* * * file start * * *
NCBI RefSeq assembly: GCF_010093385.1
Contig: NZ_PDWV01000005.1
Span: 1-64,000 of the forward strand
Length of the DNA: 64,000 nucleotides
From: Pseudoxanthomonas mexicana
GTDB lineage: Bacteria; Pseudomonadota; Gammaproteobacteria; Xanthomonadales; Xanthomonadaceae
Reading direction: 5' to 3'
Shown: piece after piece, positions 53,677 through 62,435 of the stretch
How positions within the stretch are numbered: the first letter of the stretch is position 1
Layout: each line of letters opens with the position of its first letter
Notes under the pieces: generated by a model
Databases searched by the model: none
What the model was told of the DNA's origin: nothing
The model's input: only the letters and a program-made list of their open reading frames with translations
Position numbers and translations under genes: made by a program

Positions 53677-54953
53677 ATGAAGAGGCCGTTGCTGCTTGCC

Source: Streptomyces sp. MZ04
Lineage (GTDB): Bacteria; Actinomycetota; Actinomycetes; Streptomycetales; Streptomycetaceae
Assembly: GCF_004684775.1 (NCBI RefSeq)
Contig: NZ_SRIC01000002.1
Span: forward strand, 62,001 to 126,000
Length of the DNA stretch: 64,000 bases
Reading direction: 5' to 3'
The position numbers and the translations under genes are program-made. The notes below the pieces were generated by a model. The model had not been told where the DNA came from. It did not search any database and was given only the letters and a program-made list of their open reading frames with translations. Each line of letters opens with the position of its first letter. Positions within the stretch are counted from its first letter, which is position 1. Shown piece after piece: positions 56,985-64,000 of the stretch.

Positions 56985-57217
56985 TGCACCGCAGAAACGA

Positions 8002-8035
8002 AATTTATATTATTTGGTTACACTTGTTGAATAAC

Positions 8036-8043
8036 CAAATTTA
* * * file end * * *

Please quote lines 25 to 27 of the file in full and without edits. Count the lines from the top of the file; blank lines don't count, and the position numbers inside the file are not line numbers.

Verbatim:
The position numbers and the translations under genes are program-made. The notes below the pieces were generated by a model. The model had not been told where the DNA came from. It did not search any database and was given only the letters and a program-made list of their open reading frames with translations. Each line of letters opens with the position of its first letter. Positions within the stretch are counted from its first letter, which is position 1. Shown piece after piece: positions 56,985-64,000 of the stretch.

Positions 56985-57217
56985 TGCACCGCAGAAACGA